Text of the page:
NEWRY — If voters in March approve money to rebuild a section of Sunday River Road, construction would likely happen next summer, town officials and residents learned at Tuesday night’s public hearing.

The project is estimated to cost between $300,000 and $320,000.

Engineer Joe Aloisio’s concept design is for 1,200 feet near the Nordic Knoll subdivision and Letter S swimming hole.

The plan includes eliminating the hill and providing a few hundred feet of parking along the right side of the road away from the river for the popular site.

“If we cut the hill that’s in that road — the rise — out, we would be able to develop a road that’s 9.9 percent (grade), and there was a desire to have it less than 10 percent,” Aloisio said.

“It would be helpful to raise the bottom of the road, but we will not be able to do that because of its proximity to the river by raising and widening it and pushing it into the river, and that’s not acceptable. So we’ll end up moving quite a bit of material.”

He said they need to not change the top of the road because of the entrance of Nordic Knoll. People there want it left at its current elevation because of the steepness of Nordic Knoll itself. He said they didn’t want that made any worse by lowering Sunday River Road.

“So, with those two kind of fixed points, we have a virtual straight line between them at 9.9 percent,” Aloisio said.

Currently, the grade going up the hill is about 15 percent in the first rise.

He is proposing an 18-foot-wide travel way with unpaved shoulders 2 feet wide. Down at the Letter S area, the plan is to widen the pavement on the right side by 8 feet for about 200 feet to allow for parking on that side of the road.

“I’m hoping that we’ll be able to have the crown of the road, such that it is, right in that area, crowned away from the river and into the ditch that will be graded on that right side of the road to help with the winter sand going into the ditch where it can at least be swept up and prevented from going directly into the river,” Aloisio said.

Additionally, he recommended that Newry replace the Eames Brook culvert, which is deteriorating. There are a number of gaps in some of the joints and the ribbing is crushed at both ends, he said.

“This will be a great time to replace that culvert, because the pavement will be removed,” Aloisio said.

Selectman Brooks Morton asked Aloisio about the longevity of a steel culvert versus a concrete box culvert, and costs.

Aloisio said the box culvert would last longer but cost more.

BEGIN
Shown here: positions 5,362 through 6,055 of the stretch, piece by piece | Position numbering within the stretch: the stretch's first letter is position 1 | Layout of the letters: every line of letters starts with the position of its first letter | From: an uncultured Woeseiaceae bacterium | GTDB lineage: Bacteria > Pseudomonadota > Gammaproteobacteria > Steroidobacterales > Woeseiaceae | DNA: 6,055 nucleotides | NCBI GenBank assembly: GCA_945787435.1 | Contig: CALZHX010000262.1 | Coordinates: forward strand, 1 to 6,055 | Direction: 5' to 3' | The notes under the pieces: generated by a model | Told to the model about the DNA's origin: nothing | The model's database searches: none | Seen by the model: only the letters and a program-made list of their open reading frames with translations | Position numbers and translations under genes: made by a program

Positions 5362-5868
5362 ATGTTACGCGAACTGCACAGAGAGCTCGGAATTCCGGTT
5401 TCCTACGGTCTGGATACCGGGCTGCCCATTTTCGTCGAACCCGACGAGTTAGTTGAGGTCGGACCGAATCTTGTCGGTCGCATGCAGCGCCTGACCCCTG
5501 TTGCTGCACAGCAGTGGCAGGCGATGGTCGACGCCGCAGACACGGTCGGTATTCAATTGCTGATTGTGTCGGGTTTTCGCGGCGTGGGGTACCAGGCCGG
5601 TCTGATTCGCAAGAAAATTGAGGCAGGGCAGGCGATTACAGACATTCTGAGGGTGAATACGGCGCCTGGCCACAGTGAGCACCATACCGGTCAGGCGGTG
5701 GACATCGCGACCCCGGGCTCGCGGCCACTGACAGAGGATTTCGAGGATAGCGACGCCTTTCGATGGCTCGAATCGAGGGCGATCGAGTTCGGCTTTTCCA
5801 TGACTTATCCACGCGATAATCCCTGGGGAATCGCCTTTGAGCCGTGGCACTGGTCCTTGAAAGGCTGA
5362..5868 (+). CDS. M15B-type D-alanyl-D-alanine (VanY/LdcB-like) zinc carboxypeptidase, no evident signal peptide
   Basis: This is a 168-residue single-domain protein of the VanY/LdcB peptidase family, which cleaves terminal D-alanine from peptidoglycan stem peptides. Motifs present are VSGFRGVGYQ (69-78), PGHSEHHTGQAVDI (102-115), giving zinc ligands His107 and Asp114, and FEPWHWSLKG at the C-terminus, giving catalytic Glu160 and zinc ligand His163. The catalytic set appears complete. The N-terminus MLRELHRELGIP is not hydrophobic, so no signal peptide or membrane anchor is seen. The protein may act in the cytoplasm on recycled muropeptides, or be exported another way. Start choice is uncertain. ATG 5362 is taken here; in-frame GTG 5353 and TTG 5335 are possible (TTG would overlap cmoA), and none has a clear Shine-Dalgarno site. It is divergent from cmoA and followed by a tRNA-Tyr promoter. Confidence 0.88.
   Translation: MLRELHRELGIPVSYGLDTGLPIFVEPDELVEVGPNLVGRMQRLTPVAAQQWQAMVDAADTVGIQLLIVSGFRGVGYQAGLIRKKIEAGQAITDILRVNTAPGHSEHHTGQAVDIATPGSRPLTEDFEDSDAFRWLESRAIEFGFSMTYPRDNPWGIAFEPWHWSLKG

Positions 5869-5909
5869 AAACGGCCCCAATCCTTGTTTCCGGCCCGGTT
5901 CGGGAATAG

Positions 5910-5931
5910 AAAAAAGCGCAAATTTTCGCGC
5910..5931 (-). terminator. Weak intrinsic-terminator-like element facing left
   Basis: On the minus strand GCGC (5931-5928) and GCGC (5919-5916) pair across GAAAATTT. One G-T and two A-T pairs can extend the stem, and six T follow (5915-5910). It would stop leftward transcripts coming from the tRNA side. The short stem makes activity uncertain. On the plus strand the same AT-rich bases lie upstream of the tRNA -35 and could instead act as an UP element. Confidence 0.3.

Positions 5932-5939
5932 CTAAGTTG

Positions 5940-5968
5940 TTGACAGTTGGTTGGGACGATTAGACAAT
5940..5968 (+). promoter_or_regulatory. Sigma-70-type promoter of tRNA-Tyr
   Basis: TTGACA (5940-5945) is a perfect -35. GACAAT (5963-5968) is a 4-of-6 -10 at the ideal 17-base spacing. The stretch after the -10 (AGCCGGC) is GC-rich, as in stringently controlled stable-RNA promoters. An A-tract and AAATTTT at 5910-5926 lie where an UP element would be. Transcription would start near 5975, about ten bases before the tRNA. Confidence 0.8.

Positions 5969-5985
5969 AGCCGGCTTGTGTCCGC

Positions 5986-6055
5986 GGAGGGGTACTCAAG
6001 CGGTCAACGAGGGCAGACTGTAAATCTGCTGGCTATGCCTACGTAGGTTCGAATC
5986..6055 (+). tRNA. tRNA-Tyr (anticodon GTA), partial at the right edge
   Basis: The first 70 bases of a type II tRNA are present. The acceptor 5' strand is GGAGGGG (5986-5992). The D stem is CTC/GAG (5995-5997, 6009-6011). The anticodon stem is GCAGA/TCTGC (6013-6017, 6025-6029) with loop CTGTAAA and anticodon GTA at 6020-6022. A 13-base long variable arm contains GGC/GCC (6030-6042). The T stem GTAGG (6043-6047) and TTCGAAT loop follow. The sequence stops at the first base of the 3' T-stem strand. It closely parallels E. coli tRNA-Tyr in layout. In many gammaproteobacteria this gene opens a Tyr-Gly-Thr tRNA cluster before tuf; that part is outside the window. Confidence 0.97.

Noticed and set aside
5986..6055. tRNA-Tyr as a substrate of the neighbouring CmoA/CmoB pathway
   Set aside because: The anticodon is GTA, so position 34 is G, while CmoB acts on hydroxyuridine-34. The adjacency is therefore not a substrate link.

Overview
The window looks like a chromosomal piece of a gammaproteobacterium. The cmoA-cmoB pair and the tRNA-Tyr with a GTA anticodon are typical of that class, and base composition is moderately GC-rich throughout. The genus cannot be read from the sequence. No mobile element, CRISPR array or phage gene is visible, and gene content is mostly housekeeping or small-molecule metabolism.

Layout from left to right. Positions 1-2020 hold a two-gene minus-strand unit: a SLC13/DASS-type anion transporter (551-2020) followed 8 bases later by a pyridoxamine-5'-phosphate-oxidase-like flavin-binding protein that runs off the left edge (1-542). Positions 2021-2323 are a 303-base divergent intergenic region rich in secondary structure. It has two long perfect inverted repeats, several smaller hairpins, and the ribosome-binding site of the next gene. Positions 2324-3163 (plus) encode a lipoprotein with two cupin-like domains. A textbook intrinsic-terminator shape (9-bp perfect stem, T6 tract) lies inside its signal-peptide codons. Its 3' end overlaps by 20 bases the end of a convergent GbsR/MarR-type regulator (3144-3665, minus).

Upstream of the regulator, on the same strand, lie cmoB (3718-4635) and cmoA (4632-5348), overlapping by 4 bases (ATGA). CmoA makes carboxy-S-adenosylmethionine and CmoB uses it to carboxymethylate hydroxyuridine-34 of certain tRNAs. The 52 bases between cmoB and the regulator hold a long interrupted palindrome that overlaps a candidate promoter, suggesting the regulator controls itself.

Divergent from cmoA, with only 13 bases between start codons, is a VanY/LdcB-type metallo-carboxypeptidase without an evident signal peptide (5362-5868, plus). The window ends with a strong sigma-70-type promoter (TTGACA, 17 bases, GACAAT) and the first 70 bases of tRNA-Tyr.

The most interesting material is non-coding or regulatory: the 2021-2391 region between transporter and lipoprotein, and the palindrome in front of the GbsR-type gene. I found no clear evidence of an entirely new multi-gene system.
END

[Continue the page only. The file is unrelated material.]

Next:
“Forty years for a box culvert is not unheard of, but steel culverts are 20 years,” Aloisio said.

He said he needed to do more research, but is assuming that a round as opposed to an elliptical culvert would be better.

Answering another question, Aloisio said the new project will start from where the last one ended, where there is a break in the pavement. It will go from there up to Nordic Knoll.

The parking area will go 200 feet back from the Eames Brook culvert.

When asked why the town wants to reconstruct 1,200 feet of Sunday River Road there, Aloisio said the road “is quite deteriorated.”

Additionally, he said that in the winter, it’s very difficult to keep the road clear of snow “and therefore, safe to drive,” beacuse of the deteriorated pavement.

“This would lessen the grade, and therefore, make it easier,” he said.

Aloisio estimated the reconstruction work, which includes excavating a rough estimate of 5,000 yards of material, to take a month. Traffic would only be allowed during weekends so work is not hampered.

Aloisio suggested that loggers should avoid moving wood while the road is being rebuilt. He also suggested not paving it right away to reduce the costs of pavement and to allow traffic to further compact the road.

A pullout beside the road will be removed, because the road will be lowered eight feet. Due to the steepness of the road, riprap will be used to line new ditches while crushed stone and pipes will be placed under the road to allow for groundwater flow.

[email protected]

Only subscribers are eligible to post comments. Please subscribe or to participate in the conversation. Here’s why.

Use the form below to reset your password. When you've submitted your account email, we will send an email with a reset code.

filed under: